Christina Cross, a postdoctoral fellow, lecturer, and incoming assistant professor of sociology, received the 2020 Dissertation Award from the American Sociological Association last month.
The award recognizes the best doctoral dissertation of the year from entries submitted by scholars’ doctoral advisors or mentors. Cross completed her dissertation, “The Color, Class, and Context of Family Structure and Its Association with Children’s Educational Performance” in 2019 at the University of Michigan.
Cross’s recent research critically examined the long-held assumption that a two-parent household is key to children’s educational success and wellbeing. In a paper published in the Journal of Marriage and Family, Cross found that the reality was more complex, and that minority children living outside of a two-parent family structure did not have worse outcomes than white children in similar situations.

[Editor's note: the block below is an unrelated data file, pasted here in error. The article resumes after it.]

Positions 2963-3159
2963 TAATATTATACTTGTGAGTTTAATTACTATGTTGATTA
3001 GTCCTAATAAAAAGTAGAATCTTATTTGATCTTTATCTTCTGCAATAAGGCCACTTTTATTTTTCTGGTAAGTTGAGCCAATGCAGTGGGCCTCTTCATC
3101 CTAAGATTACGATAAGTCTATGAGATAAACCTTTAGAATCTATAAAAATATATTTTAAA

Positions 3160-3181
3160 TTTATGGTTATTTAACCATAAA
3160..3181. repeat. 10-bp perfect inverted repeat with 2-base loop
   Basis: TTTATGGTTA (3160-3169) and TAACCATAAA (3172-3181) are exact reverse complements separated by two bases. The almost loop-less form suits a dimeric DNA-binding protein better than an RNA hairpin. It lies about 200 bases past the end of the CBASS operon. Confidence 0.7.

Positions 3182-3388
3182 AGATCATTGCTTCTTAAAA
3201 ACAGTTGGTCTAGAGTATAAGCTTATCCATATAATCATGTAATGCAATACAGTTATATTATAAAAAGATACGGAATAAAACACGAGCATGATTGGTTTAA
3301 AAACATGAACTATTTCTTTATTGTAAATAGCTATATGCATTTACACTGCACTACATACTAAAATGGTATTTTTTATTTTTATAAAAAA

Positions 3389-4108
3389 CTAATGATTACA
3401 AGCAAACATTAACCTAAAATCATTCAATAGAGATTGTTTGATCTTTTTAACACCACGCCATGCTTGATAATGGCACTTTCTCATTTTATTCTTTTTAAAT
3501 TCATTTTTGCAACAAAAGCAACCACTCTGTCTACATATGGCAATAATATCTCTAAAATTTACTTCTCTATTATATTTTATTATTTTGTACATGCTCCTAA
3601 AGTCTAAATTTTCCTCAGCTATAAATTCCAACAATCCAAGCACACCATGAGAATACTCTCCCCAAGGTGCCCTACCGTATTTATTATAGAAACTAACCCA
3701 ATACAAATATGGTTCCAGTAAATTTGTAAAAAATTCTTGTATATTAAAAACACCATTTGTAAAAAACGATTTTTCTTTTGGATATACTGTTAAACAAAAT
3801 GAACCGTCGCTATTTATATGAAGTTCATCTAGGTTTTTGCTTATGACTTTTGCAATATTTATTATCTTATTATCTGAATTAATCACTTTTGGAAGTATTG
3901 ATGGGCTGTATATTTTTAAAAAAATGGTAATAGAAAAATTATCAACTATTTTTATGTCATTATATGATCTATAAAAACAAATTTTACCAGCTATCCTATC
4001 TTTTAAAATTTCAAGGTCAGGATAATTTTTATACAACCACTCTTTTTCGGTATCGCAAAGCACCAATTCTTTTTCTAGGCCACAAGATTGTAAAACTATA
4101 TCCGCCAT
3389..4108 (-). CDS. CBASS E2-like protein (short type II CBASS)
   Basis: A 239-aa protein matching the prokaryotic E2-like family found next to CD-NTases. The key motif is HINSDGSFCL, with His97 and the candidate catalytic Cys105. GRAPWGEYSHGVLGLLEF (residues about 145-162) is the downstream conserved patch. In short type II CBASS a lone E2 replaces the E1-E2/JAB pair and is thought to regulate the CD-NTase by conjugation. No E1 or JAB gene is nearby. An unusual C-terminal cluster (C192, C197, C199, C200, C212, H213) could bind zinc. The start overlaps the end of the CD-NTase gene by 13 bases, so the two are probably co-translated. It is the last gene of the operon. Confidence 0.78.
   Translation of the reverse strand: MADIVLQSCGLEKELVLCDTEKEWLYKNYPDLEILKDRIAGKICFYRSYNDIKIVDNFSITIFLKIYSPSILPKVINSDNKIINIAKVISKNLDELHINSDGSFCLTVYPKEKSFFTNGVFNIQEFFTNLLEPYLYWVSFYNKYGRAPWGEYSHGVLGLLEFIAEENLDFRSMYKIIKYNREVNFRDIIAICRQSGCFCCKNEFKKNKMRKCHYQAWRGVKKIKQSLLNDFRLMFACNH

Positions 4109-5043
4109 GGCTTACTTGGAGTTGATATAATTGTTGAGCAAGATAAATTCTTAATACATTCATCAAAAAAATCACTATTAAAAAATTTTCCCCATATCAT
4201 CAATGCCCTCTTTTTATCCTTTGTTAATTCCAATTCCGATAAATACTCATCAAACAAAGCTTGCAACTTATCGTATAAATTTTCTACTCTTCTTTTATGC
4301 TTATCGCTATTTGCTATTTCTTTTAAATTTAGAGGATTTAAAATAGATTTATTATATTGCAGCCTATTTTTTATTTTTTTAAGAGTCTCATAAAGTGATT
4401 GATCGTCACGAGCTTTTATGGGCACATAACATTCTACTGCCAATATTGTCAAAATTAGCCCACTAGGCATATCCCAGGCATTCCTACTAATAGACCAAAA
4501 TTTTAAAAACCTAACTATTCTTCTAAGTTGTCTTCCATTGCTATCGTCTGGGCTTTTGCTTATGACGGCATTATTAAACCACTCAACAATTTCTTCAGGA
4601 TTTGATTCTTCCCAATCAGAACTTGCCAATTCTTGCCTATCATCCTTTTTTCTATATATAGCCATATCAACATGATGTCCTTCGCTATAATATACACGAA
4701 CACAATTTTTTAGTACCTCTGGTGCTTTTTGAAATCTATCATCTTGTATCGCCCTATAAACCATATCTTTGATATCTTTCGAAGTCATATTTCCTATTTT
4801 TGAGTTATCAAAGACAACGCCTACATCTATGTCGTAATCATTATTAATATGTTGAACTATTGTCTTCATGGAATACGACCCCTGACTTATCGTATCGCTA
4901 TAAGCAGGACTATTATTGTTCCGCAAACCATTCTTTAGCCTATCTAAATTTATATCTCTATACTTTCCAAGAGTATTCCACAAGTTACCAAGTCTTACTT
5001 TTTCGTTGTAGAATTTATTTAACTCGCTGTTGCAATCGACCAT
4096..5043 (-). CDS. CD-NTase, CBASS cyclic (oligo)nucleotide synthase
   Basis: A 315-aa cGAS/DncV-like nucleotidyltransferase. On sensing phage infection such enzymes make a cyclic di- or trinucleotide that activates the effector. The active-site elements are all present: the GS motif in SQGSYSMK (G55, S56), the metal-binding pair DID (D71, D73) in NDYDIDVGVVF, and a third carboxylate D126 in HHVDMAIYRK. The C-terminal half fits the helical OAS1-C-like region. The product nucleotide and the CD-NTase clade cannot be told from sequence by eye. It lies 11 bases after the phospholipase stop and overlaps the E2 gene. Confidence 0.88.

In the Harvard Gazette last fall, Cross explained her findings, stating that children who live outside of a two-parent family model tend to fare worse than those living with two parents, minority children appeared to be less adversely affected by their situations. This was in part due to existing economic disparities between white and minority earners. In the case of Black and Hispanic families, for example, Cross found that “even when they live in a two-parent family, they’re still two to three times more likely to be poor,” which affects all aspects of wellbeing.
Cross will join the sociology department as an assistant professor in 2021.